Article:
See Ted Hunt’s Socratic Search invites Google users to question their assumptions in dezeen (June 24)
It’s not often that we come across an article that compares Web of Science, Scopus, and Google Scholar, and Microsoft Academic for citation analysis. Google Scholar Digest posted this study by Anne-Wil Harzing of Middlesex University, UK (June 13, 2016) Microsoft Academic versus Google Scholar, Scopus, and Web of Science: Anne-Wil Harzing’s case.
This article assesses Microsoft Academic coverage through a detailed comparison of the publication and citation record of a single academic for each the four main citation databases: Google Scholar, Microsoft Academic, the Web of Science, and Scopus. Overall, this first small-scale case study suggests that the new incarnation of Microsoft Academic presents us with an excellent alternative for citation analysis. If our findings can be confirmed by larger-scale studies, Microsoft Academic might well turn out to combine the advantages of broader coverage, as displayed by Google Scholar, with the advantage of a more structured approach to data presentation, typical of Scopus and the Web of Science. If so, the new Microsoft Academic service would truly be a Phoenix arisen from the ashes.
Spoiler alert: Microsoft Academic was found to be stronger than Web of Science for publication and citation coverage, and at least equal to Scopus. “Only Google Scholar outperforms Microsoft Academic interms of both publications and citations.”
In web searching, as I said many times in my classes, it’s all about words – picking the exact ones for locating what you need. Dan Russell at Google shows how true this is in a search challenge to find terms that would have been used in earlier times.
What was that word again? Effective searching with old terms. SearchResearch (June21)
the language of the past is somewhat different than the one we speak (and write) now.
As a consequence, when you’re trying to search for historical content, you sometimes (often?) have to shift your language to accommodate the way authors in the past would have written.
He lays out three examples – the strategies – types of sources to look for, the search terms, and results.
Gary Illyes from Google talked with Danny Sullivan at the SMX conference about Google’s search operation, ranking methods, points of interest to SEO masters. Barry Schwartz summarized the points in . Key takeaways from the Google AMA: RankBrain, Panda, Penguin, bots & more.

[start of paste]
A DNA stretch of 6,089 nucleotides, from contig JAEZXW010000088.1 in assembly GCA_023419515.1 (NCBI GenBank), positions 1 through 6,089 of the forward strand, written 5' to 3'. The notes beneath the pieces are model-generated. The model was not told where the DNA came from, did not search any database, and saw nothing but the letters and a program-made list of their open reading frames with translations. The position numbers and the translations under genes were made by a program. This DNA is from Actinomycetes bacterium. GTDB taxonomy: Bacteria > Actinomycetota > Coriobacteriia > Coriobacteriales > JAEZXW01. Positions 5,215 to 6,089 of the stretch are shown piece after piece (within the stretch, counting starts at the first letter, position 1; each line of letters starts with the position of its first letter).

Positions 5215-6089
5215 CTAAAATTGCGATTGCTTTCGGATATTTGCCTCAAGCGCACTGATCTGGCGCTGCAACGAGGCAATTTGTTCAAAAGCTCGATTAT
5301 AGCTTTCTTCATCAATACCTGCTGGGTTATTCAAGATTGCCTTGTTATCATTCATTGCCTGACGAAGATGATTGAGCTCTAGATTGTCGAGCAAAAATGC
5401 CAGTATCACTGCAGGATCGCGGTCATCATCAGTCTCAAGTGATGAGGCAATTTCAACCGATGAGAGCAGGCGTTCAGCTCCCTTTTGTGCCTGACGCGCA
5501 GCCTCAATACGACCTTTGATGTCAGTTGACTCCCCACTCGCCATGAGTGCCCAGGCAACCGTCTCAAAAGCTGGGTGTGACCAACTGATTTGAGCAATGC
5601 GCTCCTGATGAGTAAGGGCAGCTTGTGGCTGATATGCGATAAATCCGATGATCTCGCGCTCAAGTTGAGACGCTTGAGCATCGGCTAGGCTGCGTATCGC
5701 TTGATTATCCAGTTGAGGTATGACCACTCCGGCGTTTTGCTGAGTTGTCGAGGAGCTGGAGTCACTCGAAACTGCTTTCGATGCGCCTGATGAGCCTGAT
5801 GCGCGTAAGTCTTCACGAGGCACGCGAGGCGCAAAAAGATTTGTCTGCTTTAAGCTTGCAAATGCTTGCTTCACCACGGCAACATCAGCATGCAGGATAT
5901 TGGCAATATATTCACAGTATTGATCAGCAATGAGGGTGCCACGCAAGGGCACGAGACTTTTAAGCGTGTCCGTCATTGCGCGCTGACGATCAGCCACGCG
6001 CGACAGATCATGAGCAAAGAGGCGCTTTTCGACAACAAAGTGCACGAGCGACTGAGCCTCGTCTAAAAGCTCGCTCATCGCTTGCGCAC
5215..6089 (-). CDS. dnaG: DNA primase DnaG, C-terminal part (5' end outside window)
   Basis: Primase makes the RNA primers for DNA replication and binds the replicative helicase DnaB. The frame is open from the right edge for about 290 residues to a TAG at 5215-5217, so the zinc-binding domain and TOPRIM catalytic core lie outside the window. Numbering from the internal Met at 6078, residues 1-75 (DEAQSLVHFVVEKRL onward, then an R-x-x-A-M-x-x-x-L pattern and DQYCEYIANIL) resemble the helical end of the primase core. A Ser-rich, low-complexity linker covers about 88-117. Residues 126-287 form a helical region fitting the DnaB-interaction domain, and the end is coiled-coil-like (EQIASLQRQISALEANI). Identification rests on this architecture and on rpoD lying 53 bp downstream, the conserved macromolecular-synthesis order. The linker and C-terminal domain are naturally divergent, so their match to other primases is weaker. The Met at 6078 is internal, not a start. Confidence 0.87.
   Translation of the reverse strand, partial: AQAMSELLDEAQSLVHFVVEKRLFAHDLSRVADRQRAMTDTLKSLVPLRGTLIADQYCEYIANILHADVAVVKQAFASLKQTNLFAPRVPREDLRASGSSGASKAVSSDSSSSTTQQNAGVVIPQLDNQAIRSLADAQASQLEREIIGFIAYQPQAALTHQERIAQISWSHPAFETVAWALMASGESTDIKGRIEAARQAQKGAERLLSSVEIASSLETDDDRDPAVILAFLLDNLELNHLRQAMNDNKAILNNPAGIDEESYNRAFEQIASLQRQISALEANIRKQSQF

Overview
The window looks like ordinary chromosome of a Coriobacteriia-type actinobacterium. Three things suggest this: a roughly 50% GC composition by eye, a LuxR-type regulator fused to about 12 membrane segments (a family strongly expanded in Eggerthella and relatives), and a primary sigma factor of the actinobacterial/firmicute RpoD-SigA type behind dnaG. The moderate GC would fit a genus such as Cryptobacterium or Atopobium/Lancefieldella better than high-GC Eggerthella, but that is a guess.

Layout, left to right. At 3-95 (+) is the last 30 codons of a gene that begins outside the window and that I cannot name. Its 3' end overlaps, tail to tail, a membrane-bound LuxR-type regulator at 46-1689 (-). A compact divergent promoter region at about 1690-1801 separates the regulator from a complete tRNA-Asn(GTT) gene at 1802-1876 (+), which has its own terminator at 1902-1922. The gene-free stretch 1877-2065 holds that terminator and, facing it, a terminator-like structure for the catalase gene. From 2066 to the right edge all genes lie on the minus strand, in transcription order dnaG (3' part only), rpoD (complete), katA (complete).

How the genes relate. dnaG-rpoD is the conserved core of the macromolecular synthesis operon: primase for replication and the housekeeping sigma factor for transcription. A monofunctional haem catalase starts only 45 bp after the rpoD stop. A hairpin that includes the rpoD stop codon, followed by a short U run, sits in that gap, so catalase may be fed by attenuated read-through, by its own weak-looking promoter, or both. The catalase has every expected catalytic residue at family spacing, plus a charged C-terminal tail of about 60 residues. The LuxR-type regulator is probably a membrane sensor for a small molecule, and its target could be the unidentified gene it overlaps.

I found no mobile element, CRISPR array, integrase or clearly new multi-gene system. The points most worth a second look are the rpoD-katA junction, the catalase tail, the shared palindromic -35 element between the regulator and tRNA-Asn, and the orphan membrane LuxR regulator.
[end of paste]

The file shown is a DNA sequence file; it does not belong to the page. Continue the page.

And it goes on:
RankBrain is of greatest interest. It is Google’s application of machine learning to improve its understanding of the query and ranking of results. Danny Sullivan explains in
Google uses RankBrain for every search, impacts rankings of “lots” of them (June 23)
… what we’ve understood about RankBrain: it seems largely used as a query refinement tool. Google seems to be using it now for every search to better understand what that search is about. After that, another aspect of RankBrain might influence what results actually appear and in what order, but not always.
Thoughtful look by Nancy K Herther at Gaming the (Google Search) System (Newsbreaks, June 21). Google denied manipulating search results to suppress hostile content about Hilary Clinton. There is no way of knowing. But scrubbing results and removing content happens frequently. It makes us mistrust the system.
A recent BBC report notes that “with more than 90% of the market in much of the world, Google’s dominance in the vital and lucrative business of searching the internet is clear. But does its mysterious and ever-changing search algorithm have too much power? Does this one force exert excessive influence over the information we all access, the success or failure of businesses, the reputation of individuals and even which political ideas triumph?” Maybe Google should begin to embrace transparency in the search.
If having LinkedIn connected to Microsoft bothers you ZDNet has eleven alternatives. Eleven alternatives to LinkedIn for business social networking